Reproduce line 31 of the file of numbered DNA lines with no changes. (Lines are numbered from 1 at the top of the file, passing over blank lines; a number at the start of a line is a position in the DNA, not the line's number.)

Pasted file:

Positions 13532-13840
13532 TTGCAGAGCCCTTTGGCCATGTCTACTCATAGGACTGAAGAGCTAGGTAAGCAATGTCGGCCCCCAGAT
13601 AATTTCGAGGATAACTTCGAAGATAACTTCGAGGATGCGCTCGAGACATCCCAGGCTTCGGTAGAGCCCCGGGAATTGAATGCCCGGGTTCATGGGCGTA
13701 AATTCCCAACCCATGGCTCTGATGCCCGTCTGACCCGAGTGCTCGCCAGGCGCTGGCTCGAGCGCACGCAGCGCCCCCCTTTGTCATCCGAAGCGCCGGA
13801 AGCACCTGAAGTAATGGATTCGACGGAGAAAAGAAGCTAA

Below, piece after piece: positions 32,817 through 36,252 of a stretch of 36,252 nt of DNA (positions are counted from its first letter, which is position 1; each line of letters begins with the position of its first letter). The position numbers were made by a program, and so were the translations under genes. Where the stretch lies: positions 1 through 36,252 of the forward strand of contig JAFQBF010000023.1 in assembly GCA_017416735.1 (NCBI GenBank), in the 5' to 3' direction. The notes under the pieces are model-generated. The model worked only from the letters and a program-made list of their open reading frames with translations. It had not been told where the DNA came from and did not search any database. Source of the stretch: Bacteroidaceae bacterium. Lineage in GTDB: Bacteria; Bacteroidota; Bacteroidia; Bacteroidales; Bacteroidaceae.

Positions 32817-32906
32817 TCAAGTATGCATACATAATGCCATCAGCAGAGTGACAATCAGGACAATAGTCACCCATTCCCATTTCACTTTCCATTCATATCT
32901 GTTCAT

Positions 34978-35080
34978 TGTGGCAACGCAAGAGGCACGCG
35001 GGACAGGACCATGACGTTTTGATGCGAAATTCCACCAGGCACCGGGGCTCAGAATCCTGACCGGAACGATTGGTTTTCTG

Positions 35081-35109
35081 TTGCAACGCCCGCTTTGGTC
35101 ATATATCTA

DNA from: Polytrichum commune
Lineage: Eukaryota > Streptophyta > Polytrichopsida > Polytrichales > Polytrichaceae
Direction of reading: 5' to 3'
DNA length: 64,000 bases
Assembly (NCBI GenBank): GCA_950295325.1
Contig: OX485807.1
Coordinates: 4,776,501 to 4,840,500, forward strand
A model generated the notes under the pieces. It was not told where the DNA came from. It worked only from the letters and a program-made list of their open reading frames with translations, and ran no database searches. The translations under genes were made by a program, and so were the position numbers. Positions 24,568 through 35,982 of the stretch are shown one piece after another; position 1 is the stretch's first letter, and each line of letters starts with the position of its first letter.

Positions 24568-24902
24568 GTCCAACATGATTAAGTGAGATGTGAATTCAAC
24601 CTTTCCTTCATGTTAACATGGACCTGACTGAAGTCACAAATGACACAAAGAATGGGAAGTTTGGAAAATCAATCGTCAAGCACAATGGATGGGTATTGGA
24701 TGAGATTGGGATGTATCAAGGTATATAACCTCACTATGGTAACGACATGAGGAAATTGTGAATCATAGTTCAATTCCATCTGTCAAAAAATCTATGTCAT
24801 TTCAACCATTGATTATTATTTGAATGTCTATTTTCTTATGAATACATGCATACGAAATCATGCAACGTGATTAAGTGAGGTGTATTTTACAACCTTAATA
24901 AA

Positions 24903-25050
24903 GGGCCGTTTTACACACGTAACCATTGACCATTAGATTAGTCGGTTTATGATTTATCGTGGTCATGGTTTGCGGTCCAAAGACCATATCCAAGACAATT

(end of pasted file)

24903 GGGCCGTTTTACACACGTAACCATTGACCATTAGATTAGTCGGTTTATGATTTATCGTGGTCATGGTTTGCGGTCCAAAGACCATATCCAAGACAATT